ROBERT SIEGEL, Host:
Unidentified Man: There's President-elect Kennedy now.
(SOUNDBITE OF CHEERING)
K: They're all throwing confetti. There's his wife, Jackie Kennedy. The president-elect is shaking hands.
SIEGEL: As NPR's Tovia Smith reports, this golden anniversary of JFK's victory coincides with the end of a Kennedy era in Washington.
TOVIA SMITH: It wasn't until the day after the election in 1960 that victory was confirmed for the youngest man ever elected to the Oval Office and the nation's first Catholic president.
JOHN KENNEDY: A supreme national effort will be needed in the years ahead to move this country safely through the 1960s.
SMITH: With the president-elect that day was adviser Richard Donahue, who would help to build a new administration around Kennedy and his brother Bobby, who would become attorney general.
RICHARD DONAHUE: It was, for us, a dawning of a totally new day. We just had no belief that there were any limitations on how he could lead us, and they thought that this guy could do it all for them.
KENNEDY: I ask your help in this effort...
SMITH: JFK's tenure, of course, ended in tragedy, but that distinct Kennedy-Boston accent would continue to be heard in the nation's capital long after the president's assassination as family members continued a long streak of election victories.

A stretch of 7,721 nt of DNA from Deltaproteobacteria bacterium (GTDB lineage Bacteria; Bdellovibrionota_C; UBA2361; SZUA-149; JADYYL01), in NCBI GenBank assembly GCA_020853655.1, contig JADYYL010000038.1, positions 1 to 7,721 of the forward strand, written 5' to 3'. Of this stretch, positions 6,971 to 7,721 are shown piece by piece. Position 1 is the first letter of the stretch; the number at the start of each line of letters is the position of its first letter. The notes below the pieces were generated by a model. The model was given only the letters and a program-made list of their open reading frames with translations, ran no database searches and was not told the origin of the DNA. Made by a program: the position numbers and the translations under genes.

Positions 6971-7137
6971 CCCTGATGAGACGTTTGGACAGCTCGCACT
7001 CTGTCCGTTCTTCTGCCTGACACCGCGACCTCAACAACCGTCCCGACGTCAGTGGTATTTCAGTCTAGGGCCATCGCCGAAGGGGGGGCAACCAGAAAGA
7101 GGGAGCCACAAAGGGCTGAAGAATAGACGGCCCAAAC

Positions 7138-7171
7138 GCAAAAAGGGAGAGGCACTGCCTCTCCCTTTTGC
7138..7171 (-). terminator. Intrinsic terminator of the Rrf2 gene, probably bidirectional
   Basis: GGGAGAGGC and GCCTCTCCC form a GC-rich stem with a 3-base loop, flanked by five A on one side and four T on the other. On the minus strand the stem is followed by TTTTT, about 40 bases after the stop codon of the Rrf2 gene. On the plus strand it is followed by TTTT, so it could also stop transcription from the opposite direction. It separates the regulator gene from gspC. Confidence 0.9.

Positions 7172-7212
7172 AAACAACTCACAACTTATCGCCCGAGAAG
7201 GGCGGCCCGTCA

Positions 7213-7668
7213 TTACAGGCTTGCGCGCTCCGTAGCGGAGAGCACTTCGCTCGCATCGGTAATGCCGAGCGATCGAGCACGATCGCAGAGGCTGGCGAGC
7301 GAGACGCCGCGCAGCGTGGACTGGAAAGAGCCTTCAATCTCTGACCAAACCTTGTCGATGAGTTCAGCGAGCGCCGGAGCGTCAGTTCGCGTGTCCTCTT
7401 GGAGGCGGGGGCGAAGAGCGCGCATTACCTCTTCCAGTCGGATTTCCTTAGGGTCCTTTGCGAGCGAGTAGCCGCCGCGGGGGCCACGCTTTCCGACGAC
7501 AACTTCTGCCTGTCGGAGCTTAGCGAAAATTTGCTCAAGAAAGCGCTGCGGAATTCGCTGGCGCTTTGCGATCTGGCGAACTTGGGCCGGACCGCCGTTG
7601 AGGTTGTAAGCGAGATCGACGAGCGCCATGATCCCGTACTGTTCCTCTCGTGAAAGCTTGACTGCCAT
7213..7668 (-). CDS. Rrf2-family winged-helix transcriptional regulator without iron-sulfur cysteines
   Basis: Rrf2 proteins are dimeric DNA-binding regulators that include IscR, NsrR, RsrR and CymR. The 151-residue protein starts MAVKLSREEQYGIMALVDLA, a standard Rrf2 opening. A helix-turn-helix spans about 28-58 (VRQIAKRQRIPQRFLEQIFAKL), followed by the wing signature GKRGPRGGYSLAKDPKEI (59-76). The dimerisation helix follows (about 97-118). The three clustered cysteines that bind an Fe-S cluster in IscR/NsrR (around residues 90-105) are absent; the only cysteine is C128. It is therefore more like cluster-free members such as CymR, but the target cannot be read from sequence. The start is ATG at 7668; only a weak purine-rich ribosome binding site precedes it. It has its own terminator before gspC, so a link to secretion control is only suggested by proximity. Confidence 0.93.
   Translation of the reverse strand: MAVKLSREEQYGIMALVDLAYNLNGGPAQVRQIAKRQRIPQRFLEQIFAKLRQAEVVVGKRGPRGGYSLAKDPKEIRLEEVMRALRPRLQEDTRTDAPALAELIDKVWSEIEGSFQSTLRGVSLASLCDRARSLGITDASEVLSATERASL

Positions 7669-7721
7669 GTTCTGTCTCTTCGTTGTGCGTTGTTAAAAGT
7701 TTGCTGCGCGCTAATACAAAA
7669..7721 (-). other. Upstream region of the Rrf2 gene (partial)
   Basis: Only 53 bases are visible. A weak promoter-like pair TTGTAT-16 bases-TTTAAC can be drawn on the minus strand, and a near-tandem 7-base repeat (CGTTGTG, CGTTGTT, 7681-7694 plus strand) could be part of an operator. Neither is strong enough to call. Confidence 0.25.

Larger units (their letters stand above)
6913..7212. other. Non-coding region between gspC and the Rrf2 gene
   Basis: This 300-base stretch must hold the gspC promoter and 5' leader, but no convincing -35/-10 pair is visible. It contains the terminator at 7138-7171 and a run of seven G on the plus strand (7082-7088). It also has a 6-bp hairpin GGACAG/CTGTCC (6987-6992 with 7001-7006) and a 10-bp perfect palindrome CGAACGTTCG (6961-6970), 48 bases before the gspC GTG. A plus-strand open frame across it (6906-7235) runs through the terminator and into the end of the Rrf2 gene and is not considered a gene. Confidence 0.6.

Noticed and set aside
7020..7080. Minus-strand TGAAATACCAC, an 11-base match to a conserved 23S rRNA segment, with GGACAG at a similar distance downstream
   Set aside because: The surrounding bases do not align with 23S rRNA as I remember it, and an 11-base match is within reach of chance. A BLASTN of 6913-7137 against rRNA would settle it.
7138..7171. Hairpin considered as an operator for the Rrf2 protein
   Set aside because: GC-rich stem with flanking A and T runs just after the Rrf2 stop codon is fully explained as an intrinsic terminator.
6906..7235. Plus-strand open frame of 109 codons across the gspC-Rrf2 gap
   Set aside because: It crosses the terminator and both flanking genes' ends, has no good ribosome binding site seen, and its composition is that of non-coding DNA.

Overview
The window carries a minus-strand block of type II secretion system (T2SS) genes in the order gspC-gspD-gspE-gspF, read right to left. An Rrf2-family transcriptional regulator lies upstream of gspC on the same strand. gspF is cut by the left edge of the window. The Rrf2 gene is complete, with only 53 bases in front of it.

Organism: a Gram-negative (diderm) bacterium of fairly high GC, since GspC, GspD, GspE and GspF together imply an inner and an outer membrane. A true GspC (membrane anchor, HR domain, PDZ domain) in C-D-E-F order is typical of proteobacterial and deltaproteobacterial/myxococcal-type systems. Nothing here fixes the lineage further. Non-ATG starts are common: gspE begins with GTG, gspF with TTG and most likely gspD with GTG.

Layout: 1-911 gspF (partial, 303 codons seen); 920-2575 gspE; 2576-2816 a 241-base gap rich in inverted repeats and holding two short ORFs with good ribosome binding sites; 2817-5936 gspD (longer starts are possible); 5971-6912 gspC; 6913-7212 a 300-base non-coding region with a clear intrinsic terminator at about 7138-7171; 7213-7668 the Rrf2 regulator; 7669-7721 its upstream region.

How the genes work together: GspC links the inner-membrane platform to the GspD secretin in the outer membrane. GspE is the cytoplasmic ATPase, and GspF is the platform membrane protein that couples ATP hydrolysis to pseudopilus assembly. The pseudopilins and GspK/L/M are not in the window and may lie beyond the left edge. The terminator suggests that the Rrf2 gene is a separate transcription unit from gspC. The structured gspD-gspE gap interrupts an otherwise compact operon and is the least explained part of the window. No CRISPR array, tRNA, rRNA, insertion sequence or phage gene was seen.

EDWARD KENNEDY: What is the price? We ask the other side, what is the price that you want from these working men and women? When does the greed stop?
SMITH: From the late Senator Edward Kennedy's thundering calls for minimum wage or health care to Congressmen Joe Kennedy and Patrick Kennedy, who've echoed the calls over the past 25 years.
KENNEDY: We're talking about war and peace, $3 billion, a thousand lives and no press?
(SOUNDBITE OF GAVEL)
KENNEDY: It's despicable.
SMITH: But next month, when Rhode Island Congressman Patrick Kennedy leaves office, it will be the first time in 60 years that a Kennedy will not hold elected office in the nation's capital - a point Kennedy sees as minor.
PATRICK KENNEDY: The legacy my family has had has been a legacy of public service, not of public office.
SMITH: Kennedy insists he can be as effective or maybe even more effective from outside Congress.
KENNEDY: The ability to make a difference is enormous, you know, elevating that branding of being a Kennedy and to use the spotlight that it brings and focus it on issues that need to have attention paid to them.
SMITH: Indeed, countless Kennedy cousins are active in everything from the environment to child welfare and the rights of the disabled. And even Kennedy aide Richard Donahue says he was not sorry, for example, that Caroline Kennedy decided not to run for Senate from New York.
DONAHUE: The viciousness in today's politics is beyond belief, and you don't want to see anybody you like hurt.
SMITH: In the heart of Kennedy country in Massachusetts, the milestone evoked some sentimentality.
CAROL DOPPELT: The end of the Kennedy era is hard to believe. Very sad, very sad.
SMITH: But even to voters like Carol and Steve Doppelt from Framingham, the end of the Kennedy dynasty is also a welcome relief.
DOPPELT: There's no royalty in this country, and there comes a point when the best of our representatives should step aside and let new people come in and take over.
STEVE DOPPELT: We're not England. We're American. It shouldn't be locked into one family.
SMITH: Tovia Smith, NPR News, Boston.
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